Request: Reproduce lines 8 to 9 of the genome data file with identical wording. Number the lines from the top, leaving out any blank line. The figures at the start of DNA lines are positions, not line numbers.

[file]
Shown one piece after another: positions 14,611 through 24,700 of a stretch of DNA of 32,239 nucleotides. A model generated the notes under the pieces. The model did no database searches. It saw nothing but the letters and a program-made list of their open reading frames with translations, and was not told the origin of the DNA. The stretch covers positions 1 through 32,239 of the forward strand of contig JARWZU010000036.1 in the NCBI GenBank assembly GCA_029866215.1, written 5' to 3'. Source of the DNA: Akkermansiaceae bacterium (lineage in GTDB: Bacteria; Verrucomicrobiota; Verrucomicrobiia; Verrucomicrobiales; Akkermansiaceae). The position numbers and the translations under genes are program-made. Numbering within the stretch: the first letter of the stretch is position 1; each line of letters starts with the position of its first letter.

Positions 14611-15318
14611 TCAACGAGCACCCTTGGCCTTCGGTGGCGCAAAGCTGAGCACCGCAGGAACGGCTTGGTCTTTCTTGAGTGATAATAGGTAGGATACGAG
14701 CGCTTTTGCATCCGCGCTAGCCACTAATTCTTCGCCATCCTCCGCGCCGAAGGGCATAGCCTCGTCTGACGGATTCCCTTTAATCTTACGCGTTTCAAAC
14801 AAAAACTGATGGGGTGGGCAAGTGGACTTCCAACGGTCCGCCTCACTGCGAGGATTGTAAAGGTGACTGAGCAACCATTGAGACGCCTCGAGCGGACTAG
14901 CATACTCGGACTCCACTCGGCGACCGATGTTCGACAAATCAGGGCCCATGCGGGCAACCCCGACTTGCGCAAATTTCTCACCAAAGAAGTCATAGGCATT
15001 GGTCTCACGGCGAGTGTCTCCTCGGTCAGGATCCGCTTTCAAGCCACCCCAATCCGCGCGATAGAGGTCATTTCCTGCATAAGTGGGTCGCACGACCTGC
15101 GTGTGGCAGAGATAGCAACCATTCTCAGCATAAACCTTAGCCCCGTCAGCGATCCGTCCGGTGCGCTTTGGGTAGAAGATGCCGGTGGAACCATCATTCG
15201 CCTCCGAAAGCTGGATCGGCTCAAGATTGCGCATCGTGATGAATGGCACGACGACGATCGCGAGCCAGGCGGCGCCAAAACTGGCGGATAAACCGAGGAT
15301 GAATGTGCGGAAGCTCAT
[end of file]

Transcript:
15101 GTGTGGCAGAGATAGCAACCATTCTCAGCATAAACCTTAGCCCCGTCAGCGATCCGTCCGGTGCGCTTTGGGTAGAAGATGCCGGTGGAACCATCATTCG
15201 CCTCCGAAAGCTGGATCGGCTCAAGATTGCGCATCGTGATGAATGGCACGACGACGATCGCGAGCCAGGCGGCGCCAAAACTGGCGGATAAACCGAGGAT